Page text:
Lecture Preview

Title: Authors’ Rights and Wrongs Series — “Open Access in Chemistry”

The Basics: For those interested in emerging issues in intellectual property rights within the scientific community, Carnegie Mellon faculty Jay Apt, Hyung Kim, and David Dzombak will lead a panel discussion on open access and intellectual property rights as they relate to chemistry. Apt is an associate research professor in the department of engineering and public policy and the executive director of the Carnegie Mellon Electricity Industry Center; Kim is the head of the chemistry department; and Dzombak is the Walter J. Blenko Sr. professor of environmental engineering in the department of civil and environmental engineering and faculty director of Carnegie Mellon’s Steinbrenner Institute for Environmental Education and Research. The discussion will be moderated by chemistry professor and researcher David Yaron.

When: Today at 4:30 p.m.

Where: Connan Room, University Center

Title: How Government Works Series — “Congress and the Engineer”

The Basics: Engineer Rachel Radell will discuss the legislative process of creating a strong energy policy while negotiating with the federal government. Radell is a congressional fellow for Senator Dianne Feinstein (D–Calif.) on space and science issues, as well as climate change, biofuels, and other civil and environmental issues. The seminar will be presented via videoconferencing from the Carnegie Mellon department of engineering and public policy’s Washington, D.C. office, and it will be moderated by Sue Markland Day, director of the office.

When: Tuesday at noon

Where: Baker Hall 129

Title: University Lecture Series — “Local Living Economies: Green, Fair, and Fun”

The Basics: Judy Wicks, founder of Philadelphia’s Sustainable Business Network and the Business Alliance for Local Living, will discuss the advantages of sustainability in community business practices. In 1983, Wicks established the White Dog Café in Philadelphia, offering food made with locally grown ingredients. Based on this experience, Wicks argues that community-based enterprises have the potential to profoundly affect cultural change.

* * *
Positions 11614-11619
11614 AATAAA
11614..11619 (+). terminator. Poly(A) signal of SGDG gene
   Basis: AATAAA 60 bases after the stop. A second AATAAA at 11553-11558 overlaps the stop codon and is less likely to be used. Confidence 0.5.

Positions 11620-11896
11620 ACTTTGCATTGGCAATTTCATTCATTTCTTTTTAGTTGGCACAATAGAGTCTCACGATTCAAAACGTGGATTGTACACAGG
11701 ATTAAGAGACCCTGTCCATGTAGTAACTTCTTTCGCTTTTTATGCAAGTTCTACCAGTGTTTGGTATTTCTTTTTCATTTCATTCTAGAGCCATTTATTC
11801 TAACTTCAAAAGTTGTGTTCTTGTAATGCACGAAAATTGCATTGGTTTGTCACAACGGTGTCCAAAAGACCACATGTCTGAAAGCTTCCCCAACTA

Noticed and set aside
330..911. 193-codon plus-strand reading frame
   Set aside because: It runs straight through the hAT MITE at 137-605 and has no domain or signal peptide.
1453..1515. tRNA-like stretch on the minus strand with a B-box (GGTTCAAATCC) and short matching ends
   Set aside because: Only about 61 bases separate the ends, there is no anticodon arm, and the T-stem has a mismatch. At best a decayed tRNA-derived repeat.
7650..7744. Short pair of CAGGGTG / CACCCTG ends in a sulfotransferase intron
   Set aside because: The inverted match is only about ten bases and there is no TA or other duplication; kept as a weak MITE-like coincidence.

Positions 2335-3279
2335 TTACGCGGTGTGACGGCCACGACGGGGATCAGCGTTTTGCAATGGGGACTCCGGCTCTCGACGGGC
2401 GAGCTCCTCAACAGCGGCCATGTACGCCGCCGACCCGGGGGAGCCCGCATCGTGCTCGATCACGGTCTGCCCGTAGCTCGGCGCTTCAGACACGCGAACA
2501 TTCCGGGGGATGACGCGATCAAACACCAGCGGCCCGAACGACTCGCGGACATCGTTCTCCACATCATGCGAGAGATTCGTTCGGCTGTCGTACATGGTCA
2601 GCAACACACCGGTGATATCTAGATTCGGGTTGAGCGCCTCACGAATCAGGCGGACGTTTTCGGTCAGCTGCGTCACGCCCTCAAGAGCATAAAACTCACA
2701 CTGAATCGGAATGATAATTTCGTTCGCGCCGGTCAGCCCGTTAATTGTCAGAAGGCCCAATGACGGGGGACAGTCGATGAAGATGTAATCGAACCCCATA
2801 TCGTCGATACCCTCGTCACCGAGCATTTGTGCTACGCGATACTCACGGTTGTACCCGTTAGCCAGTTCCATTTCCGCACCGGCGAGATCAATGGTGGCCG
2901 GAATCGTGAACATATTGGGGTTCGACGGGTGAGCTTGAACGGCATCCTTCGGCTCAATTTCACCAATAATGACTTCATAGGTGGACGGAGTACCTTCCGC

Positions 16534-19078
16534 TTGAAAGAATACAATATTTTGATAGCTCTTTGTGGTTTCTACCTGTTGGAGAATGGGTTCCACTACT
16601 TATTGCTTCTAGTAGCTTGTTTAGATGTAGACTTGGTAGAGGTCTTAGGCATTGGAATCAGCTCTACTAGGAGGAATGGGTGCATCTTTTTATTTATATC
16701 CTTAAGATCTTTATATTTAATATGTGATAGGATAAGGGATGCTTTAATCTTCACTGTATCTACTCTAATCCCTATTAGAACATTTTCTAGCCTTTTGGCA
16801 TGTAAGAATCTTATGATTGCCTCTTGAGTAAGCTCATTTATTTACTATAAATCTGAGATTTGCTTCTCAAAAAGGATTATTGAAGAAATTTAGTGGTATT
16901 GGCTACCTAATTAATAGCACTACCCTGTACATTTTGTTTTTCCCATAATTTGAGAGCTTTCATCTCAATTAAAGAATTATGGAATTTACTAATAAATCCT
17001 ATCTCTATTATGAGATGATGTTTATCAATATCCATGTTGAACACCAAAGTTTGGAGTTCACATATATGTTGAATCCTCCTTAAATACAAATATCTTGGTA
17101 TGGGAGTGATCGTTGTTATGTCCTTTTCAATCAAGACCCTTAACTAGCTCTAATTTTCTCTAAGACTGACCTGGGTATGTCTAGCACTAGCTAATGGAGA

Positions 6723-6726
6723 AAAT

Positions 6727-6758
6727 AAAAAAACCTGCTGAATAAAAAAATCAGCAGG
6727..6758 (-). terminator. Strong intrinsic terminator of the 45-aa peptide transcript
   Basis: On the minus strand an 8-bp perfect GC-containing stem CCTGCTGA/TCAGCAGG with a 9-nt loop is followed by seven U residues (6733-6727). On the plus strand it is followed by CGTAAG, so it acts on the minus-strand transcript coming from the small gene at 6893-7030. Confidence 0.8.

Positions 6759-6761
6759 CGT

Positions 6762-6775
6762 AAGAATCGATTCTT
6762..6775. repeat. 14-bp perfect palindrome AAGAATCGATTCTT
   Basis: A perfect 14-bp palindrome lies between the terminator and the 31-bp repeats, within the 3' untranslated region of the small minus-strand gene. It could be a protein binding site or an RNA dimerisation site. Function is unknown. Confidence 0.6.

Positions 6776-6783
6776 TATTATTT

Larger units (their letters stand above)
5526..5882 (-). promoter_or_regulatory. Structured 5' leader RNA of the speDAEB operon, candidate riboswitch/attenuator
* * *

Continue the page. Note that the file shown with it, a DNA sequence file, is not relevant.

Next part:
When: Tuesday at 5 p.m.

Where: Connan Room, University Center

Title: “Another Fall from Paradise: The Problem of the Infinite”

The Basics: William Tait, professor emeritus of philosophy at the University of Chicago, will discuss philosopher Georg Cantor’s 1883 work Foundations of a General Theory of Manifolds and its theories of the actual infinite, specifically its dilemma — the intrinsic open-endedness of the mathematical universe. The lecture is sponsored by the department of philosophy.

When: Thursday at 4:30 p.m.

Where: Baker Hall A53

Title: “Nanowire Optoelectronics and Electronic Memory”

The Basics: Ritesh Agarwal, currently an assistant professor in the department of materials science and engineering at the University of Pennsylvania, will speak on the synthesis, directed assembly, and fabrication of sub-wave length photonic devices for the generation, waveguiding, and detection of light at the nanoscale. He will also speak on efforts in studying reversible crystalline to amorphous phase transitions.

When: Thursday at 4:30 p.m.

Where: Scaife Hall 1251